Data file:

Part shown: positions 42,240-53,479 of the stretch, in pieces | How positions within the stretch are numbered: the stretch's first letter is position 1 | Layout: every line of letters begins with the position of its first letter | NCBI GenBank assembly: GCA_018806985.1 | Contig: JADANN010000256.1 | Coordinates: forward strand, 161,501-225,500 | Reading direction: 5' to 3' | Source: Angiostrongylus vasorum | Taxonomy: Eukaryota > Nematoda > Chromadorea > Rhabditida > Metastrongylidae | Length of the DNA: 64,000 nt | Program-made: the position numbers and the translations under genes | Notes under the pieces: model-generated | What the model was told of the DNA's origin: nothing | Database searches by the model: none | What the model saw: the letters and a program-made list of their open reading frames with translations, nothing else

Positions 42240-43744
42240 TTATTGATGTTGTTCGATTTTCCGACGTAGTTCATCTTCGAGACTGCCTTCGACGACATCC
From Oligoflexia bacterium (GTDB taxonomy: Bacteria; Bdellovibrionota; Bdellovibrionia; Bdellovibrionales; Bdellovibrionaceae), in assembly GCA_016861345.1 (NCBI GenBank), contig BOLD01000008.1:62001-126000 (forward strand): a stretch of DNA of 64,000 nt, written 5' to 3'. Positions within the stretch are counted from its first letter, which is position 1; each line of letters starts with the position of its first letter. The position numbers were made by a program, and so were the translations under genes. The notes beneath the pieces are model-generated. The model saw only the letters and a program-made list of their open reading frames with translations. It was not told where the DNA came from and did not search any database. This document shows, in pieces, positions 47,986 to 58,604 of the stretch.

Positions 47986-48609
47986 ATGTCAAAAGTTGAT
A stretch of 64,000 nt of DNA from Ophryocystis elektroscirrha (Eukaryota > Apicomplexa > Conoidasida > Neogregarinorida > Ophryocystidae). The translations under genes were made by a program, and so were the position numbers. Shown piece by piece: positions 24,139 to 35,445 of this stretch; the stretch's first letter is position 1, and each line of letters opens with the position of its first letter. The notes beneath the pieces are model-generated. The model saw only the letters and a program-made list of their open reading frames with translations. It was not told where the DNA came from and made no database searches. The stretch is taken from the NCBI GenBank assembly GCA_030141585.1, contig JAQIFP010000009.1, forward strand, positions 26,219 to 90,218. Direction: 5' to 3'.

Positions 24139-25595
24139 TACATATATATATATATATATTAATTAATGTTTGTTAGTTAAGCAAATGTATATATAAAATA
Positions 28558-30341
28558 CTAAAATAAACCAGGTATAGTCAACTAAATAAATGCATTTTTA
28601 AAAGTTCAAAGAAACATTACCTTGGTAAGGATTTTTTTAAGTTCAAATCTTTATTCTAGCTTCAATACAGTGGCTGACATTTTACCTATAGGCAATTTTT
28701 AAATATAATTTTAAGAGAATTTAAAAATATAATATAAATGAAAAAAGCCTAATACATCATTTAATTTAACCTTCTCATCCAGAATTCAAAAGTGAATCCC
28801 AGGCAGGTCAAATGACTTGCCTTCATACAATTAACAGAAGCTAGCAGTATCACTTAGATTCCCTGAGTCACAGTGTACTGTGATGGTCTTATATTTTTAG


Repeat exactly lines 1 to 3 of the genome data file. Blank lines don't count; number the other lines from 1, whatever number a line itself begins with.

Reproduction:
Part shown: positions 42,240-53,479 of the stretch, in pieces | How positions within the stretch are numbered: the stretch's first letter is position 1 | Layout: every line of letters begins with the position of its first letter | NCBI GenBank assembly: GCA_018806985.1 | Contig: JADANN010000256.1 | Coordinates: forward strand, 161,501-225,500 | Reading direction: 5' to 3' | Source: Angiostrongylus vasorum | Taxonomy: Eukaryota > Nematoda > Chromadorea > Rhabditida > Metastrongylidae | Length of the DNA: 64,000 nt | Program-made: the position numbers and the translations under genes | Notes under the pieces: model-generated | What the model was told of the DNA's origin: nothing | Database searches by the model: none | What the model saw: the letters and a program-made list of their open reading frames with translations, nothing else

Positions 42240-43744
42240 TTATTGATGTTGTTCGATTTTCCGACGTAGTTCATCTTCGAGACTGCCTTCGACGACATCC